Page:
Moisturising is a basic skincare step but you can maximise the benefits it confers by checking out the full ingredients list.
A great moisturiser contains
Water-binders/emollients to prevent dehydration and comfort dry patches.
Rich emollients like white paraffin and triglycerides serve as protectants where skin’s natural moisture barrier is depleted. Oily skin can benefit from more lightweight binders like panthenol and algae extract.
More of the good stuff that exists between cells naturally and forms a barrier that keeps skin plump and hydrated.
Examples include plant-based or synthetic ceramides, cholesterol and hyaluronic acid.
Then there’s antioxidants to reduce environmental damage and encourage natural repair.
A moisturiser with a variety of these is superior to one reliant on a single ‘star’ ingredient.
Vitamin A,E and C form an excellent skincare cocktail. Green tea-extract, niacinamide or resveratrol make it more potent.
Anti-inflammatories to reduce irritation and support healing are a must for some.
There are some antioxidants in this category (Vitamin E is widely used for its soothing properties).
Other examples include allantoin, colloidal oatmeal and beta-glucan.
Estée Lauder offers several anti-ageing ranges and there is some overlap of independently-proven ingredients.
This makes selecting a moisturiser challenging but also means that none of them are bad choices, exactly, just varying degrees of good.
They differ in cost. Revitalizing Supreme is one of the mid-priced lines and this new addition is a pleasure to use.
The Anti-Ageing Wake Up Balm has the texture of a rich serum and feels very comforting on dry skin.
It contains a nice mix of non-fragrant plant oils and other moisturisers that bolster skin’s natural moisture barrier while supporting natural collagen production.
One of these extracts - moringa oleifera leaf - was recently found to increase a defensive skin-cell protein called Nrf2 by 76% in 24 hours.
Estée Lauder funded the research but even if this makes you sceptical, this extract’s is independently established as a potent antioxidant.
A pump bottle is preferable to the jar packaging EL usually favours because it air and light-proofs skincare, keeping it stable and effective for longer.
The balm is scented but lightly so. Perfume is not without its charm but skin is calmer and healthier when you follow a regime that is minimally-fragranced or fragrance-free.
Dr Perricone’s new Pre:Empt Series collection is also concerned with increasing skin’s Nrf2 content by bombarding it with antioxidants.
The eye cream is especially nice, fragrance-free and loaded with plant oils, hyaluronic acid and fruit extracts.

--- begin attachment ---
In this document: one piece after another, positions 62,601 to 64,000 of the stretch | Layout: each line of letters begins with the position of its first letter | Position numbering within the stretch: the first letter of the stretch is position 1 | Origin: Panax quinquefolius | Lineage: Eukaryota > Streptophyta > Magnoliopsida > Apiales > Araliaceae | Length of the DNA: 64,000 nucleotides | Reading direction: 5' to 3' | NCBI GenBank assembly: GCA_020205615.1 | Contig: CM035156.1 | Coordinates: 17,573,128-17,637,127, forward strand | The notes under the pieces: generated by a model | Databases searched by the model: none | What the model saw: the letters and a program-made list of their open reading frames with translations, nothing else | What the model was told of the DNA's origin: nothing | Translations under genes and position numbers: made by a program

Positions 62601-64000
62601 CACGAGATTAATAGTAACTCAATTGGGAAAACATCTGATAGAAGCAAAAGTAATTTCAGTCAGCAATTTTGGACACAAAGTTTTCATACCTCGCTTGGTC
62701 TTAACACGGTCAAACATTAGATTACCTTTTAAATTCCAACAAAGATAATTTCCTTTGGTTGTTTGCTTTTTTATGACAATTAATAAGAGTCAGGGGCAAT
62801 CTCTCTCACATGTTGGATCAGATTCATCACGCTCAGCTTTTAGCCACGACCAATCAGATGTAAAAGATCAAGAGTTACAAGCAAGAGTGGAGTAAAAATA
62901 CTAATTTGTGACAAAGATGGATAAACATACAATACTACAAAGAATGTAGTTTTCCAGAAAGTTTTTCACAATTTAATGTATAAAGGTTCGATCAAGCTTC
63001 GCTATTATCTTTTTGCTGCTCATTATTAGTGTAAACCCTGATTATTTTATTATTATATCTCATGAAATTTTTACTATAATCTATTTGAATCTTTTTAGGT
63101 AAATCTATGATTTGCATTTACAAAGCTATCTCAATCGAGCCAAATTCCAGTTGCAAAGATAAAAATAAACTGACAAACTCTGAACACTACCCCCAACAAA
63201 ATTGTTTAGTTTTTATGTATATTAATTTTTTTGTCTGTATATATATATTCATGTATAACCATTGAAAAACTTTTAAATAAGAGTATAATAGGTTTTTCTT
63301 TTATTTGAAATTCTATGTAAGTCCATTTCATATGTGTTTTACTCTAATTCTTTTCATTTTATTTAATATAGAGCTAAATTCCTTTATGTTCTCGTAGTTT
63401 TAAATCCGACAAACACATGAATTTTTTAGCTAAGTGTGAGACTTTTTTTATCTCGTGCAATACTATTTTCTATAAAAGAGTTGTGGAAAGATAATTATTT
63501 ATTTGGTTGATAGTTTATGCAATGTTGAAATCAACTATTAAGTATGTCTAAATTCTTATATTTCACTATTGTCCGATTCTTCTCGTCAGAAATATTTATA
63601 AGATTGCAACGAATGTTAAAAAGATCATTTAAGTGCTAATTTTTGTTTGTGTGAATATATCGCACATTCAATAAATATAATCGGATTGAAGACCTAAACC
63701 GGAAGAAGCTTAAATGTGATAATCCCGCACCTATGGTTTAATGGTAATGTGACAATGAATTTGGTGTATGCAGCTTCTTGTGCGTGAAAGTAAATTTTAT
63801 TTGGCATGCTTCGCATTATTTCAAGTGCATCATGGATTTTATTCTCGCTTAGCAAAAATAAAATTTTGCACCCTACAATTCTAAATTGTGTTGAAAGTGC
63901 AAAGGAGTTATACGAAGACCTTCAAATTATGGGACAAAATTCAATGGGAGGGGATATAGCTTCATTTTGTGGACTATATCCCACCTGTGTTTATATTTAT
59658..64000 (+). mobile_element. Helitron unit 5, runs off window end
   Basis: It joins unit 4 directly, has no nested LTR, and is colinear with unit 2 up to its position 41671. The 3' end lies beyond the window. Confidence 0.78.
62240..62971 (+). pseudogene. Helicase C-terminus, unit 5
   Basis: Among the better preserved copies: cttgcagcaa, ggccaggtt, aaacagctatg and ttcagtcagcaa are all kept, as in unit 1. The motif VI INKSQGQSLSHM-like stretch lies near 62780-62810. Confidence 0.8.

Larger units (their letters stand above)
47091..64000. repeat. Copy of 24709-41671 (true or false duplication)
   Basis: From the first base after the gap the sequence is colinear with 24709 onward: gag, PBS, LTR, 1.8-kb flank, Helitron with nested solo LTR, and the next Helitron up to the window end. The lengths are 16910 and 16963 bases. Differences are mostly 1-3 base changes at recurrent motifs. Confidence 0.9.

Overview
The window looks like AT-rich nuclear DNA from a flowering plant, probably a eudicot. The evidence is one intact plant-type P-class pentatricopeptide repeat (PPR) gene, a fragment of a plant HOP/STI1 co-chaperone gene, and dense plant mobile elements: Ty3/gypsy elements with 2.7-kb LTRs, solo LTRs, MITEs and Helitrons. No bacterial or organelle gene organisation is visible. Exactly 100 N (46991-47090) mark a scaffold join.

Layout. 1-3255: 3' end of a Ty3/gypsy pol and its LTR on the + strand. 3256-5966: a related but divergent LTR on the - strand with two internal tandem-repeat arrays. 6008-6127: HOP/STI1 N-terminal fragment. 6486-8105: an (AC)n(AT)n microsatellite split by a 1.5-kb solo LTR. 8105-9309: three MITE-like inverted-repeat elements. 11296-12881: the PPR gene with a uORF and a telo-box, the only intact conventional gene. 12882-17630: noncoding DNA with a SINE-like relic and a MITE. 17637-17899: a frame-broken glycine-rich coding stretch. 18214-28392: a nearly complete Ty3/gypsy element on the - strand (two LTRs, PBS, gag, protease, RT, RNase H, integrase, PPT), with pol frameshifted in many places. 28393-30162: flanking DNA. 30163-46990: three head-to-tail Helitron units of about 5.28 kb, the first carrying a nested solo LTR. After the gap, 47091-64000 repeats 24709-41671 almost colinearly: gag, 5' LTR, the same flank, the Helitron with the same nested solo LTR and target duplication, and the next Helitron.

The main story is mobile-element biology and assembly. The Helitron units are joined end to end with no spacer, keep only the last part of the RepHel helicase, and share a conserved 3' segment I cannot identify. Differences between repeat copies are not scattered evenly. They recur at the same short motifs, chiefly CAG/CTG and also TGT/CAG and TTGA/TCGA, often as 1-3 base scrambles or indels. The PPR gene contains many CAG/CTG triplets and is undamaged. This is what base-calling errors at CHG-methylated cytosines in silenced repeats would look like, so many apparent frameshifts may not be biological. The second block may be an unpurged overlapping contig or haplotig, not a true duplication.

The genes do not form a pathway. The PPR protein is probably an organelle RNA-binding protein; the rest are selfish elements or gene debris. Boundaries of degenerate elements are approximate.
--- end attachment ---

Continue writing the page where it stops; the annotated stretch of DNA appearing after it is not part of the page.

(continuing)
It also contains caffeine to help de-puff tired eyes, as well as light-reflecting pigments that brighten the area temporarily.
There is nothing on the ingredients likely to bother sensitive eyes nor is the formula greasy enough to interfere with your makeup.
UV-protecting your skin can be a pain, especially when you’re naturally oily and SPF creams gives it a horribly slick look.
Yet it is a vital to be vigilant about protecting oily patches from sun damage.
UV rays exacerbate excess oil production, hamper healing and speed up the increase in pore size that can happen with age.
A matte SPF formula that can shield skin with some elegance is a real find.
Mineral Matte UV Defense has a thin lotion-like texture that makes a great base for makeup.
Sheer colour pigments neutralise the white-ish cast created by titanium and zinc oxides, the most gentle of UV filters.
Perhaps most usefully, aerated silica absorbs excess oil and contributes to a flattering radiant-matte finish.
I would like this product more if it were had a broad range of antioxidants (instead of just two), but it is the brand’s suggestion that you apply it over an intensive anti-ageing serum like Skinceuticals CE Ferulic, €150, the benefits of which are most noticeable if you use UV protection daily.
Preservatives are so often highlighted as one of the things we should be glad food doesn’t contain that you might think the same omission is desirable in skincare.
Eau Thermale Avène cites this trend towards simplifying and “getting back to basics” with nutrition as inspiration for three new Tolerance Extreme moisturisers with flip-cap packaging.
The brand says the patented tube design alone keeps each formula sterile.
Preservatives prevent the oxidation and bacterial or microbial contamination of skincare.
This is a broad class of ingredients and some members are potentially sensitising (notably methylchloroisothiazolinone and methylisothiazolinone, about which the Irish Skin Foundation published an update last year) but more are fine for everyday use, even on sensitive skin.
Some have water-binding and antioxidant properties (e.g.phytosphingosine, sodium citrate).
I understand the company responding to customer concerns by developing these preservative-free formulas but fear it will contribute to unnecessary wariness of useful substances.
Regardless, Tolérance Extrême Creme is a nice basic moisturiser for normal to dry and sensitive skin.
The formula is rich in shea butter, safflower oil and Avène’s own spring water.